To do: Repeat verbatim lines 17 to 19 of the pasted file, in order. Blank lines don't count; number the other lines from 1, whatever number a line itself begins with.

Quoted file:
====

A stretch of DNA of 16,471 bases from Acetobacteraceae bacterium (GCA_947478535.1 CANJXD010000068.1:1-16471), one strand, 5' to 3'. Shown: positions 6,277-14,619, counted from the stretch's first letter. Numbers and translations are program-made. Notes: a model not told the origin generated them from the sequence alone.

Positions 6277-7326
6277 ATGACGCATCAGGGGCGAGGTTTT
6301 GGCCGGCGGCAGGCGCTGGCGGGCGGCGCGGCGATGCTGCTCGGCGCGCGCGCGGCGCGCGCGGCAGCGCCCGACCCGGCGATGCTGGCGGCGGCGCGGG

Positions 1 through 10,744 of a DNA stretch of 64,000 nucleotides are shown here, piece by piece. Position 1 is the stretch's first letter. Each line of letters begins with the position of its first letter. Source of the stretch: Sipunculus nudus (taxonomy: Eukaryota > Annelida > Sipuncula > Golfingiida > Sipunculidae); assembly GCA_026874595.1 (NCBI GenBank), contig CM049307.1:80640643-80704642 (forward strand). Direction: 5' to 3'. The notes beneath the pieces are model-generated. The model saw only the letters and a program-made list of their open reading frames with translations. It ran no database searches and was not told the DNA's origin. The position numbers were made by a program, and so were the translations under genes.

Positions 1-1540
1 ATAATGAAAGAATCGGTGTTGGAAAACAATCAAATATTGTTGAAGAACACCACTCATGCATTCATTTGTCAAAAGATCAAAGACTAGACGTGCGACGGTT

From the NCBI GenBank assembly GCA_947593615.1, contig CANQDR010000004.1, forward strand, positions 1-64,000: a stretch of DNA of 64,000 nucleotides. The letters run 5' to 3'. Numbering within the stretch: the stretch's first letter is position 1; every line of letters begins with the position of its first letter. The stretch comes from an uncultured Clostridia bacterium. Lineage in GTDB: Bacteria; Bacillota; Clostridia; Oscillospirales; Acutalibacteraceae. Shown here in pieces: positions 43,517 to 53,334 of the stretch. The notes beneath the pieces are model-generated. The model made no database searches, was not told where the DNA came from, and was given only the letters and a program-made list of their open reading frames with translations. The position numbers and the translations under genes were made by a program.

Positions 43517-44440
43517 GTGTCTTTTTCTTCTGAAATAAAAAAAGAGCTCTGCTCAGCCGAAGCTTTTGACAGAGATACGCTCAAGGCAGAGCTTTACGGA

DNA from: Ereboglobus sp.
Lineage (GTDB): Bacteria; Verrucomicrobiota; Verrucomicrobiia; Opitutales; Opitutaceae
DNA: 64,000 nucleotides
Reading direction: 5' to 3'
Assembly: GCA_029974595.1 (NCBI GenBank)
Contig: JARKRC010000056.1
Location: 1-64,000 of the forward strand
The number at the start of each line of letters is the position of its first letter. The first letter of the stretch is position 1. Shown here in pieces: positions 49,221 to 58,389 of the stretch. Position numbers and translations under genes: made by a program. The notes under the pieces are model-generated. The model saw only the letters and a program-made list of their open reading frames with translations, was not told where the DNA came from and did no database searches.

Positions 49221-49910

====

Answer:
Location: 1-64,000 of the forward strand
The number at the start of each line of letters is the position of its first letter. The first letter of the stretch is position 1. Shown here in pieces: positions 49,221 to 58,389 of the stretch. Position numbers and translations under genes: made by a program. The notes under the pieces are model-generated. The model saw only the letters and a program-made list of their open reading frames with translations, was not told where the DNA came from and did no database searches.

Positions 49221-49910